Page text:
A revocable living trust is an arrangement between the person who creates the trust (called a grantor, settlor or trustmaker) and a trustee who holds legal title to all of the property that is put into the trust. The trustee follows the directions put in the trust agreement by the trustmaker and administers the trust property for the benefit of the trust’s beneficiary / beneficiaries. Revocable living trusts normally start out with the trustmaker, trustee, and beneficiary all being the same person. A husband and a wife can create a joint revocable living trust, and thus serve together as the trustmakers, trustees, and beneficiaries.
During the life of the trustmaker, the trust can be amended or revoked at any time and property can be freely put in and taken out of the trust at the discretion of the trustmaker. Therefore, a revocable living trust allows a person to keep complete control of his property while alive and well.
Unlike a will, a living trust can perform a critical lifetime function: it can provide a plan for care upon a trustmaker’s incapacity. When a revocable living trust is created, the trustmaker can choose his/her successor trustees. A spouse or other family members, close friends or trusted advisers can be chosen as successor trustees. When the trustmaker becomes incapacitated, the person selected as the successor trustee takes over the administration of the trust and begins administering the trust property for the benefit of the incapacitated trustmaker and his/her dependents. There is no need to open a guardianship for the purpose handling the trustmaker’s financial affairs. The trust is private, and no one other than the trustee and the trust beneficiaries need know about the terms of the trust or the property held by the trust.
In contrast, a will provides no assistance in incapacity planning. A guardianship often becomes necessary for the handling of the incapacitated person’s financial affairs. Guardianship proceedings are a form of probate proceedings and can be thought of as “living probate”. A petition to open a guardianship is filed with a court. Notices are sent by the court to the nearest relatives and a hearing is held before a judge for the purpose of appointing the guardian. The judge decides who is the appropriate guardian and may order the guardian to post a bond. After the guardian is appointed, the guardian must file an inventory of all of the incapacitated person’s property with the court and then must administer the guardian’s financial affairs with the court’s supervision and approval. Guardianships can last for a substantial time and may become very expensive.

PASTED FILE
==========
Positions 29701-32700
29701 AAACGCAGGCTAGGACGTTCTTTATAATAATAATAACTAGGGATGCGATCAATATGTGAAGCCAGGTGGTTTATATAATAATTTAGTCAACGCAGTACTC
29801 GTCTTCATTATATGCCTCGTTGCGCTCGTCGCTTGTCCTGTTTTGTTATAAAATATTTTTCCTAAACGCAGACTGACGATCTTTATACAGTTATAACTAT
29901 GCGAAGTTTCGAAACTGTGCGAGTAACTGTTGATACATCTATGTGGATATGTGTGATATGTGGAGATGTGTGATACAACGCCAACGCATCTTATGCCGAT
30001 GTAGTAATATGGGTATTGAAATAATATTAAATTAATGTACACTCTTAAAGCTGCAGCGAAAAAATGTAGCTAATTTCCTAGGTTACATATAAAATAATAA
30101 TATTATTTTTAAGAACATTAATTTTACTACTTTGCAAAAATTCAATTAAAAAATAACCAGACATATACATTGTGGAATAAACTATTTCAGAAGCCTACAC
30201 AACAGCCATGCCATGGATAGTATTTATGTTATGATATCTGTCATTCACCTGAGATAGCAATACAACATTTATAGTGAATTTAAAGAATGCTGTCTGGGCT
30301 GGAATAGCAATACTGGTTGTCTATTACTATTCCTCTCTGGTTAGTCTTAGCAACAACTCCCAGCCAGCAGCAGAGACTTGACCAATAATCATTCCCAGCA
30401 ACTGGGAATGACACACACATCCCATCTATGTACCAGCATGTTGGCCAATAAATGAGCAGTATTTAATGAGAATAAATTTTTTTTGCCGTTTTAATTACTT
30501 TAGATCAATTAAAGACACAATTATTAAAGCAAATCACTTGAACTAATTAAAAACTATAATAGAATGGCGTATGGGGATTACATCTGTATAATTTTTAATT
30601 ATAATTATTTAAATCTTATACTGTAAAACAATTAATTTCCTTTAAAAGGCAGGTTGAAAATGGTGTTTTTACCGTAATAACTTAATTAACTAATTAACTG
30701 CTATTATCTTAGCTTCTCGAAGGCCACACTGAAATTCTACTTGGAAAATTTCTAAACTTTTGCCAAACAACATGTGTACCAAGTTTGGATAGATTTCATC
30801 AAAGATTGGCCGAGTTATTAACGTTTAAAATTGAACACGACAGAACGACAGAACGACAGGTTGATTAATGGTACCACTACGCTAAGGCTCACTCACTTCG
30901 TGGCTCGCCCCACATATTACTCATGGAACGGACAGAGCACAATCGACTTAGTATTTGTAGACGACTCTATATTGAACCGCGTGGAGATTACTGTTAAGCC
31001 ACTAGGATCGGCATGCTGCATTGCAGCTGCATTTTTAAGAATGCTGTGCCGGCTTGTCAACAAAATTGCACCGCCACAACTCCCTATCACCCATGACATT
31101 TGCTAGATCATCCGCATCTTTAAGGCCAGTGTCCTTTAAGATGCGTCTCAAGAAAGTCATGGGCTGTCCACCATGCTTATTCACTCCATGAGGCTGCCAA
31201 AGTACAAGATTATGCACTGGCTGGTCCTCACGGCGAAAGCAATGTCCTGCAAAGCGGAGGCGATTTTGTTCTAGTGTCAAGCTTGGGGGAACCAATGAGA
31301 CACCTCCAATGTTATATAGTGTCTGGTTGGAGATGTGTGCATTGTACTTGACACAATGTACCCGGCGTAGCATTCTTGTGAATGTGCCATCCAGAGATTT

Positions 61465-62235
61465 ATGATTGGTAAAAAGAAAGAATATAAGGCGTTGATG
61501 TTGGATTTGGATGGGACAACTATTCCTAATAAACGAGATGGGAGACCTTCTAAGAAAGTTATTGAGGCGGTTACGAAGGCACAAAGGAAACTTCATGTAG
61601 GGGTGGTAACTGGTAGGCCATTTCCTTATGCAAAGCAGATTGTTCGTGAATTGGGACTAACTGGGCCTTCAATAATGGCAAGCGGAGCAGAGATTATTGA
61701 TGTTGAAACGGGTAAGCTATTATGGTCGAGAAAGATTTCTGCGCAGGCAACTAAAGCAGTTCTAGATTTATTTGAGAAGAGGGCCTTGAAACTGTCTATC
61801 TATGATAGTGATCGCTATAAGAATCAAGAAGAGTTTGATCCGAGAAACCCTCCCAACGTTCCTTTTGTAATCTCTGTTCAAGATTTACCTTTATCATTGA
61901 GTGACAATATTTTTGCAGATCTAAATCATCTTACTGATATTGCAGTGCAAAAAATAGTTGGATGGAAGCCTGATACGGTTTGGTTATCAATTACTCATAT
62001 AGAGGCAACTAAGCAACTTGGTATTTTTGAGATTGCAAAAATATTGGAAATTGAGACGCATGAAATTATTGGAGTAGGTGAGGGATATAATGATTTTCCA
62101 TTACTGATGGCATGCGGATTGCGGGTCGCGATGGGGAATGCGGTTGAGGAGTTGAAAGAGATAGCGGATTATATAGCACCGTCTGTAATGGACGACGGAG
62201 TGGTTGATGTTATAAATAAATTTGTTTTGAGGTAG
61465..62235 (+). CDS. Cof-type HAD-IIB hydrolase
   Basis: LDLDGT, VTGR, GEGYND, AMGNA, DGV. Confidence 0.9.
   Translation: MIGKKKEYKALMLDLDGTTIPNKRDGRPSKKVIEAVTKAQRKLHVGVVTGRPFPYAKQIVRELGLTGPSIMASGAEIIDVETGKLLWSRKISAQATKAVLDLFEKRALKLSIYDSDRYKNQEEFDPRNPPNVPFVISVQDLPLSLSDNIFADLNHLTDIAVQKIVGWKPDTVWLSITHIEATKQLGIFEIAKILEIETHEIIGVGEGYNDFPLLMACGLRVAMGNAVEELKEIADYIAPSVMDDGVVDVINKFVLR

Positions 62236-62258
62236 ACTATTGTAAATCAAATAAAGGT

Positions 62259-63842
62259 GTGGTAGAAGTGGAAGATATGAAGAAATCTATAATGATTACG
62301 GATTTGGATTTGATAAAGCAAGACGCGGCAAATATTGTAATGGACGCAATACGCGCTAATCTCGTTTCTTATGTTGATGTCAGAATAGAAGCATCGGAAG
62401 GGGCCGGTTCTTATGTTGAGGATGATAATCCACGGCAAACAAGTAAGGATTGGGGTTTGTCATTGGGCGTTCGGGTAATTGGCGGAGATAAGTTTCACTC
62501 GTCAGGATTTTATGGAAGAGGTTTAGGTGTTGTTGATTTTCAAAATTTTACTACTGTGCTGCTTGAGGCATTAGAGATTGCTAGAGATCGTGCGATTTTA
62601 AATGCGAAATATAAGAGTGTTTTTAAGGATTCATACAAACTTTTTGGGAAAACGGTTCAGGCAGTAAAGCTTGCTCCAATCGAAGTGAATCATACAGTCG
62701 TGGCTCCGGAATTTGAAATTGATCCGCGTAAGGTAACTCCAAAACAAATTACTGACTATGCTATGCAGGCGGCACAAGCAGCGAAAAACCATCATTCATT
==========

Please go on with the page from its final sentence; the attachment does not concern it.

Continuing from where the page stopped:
With a revocable living trust, when the trustmaker dies, there is no need for probate administration for trust property. Like in the case of a trustmaker’s incapacity, the successor trustee takes over the administration of the trust property and, without court involvement, winds up the deceased trustmaker’s affairs, pays his/her debts and taxes, and distributes the property according to the directions left by the trustmaker in his/her trust. There is no need for ancillary probate for real estate owned by a trust. There is no requirement to file the trust with any court, thereby allowing the trust to remain private. Privacy can be maintained as to what property is in the trust, who the beneficiaries are, and what the beneficiaries receive by way of property distributions. A trust can be designed not only to minimize death taxes but to allow the trustmaker to give his/her property to those he/she wants, when he/she wants, and in the way he/she wants.
The revocable living trust is powerful for both life and death planning.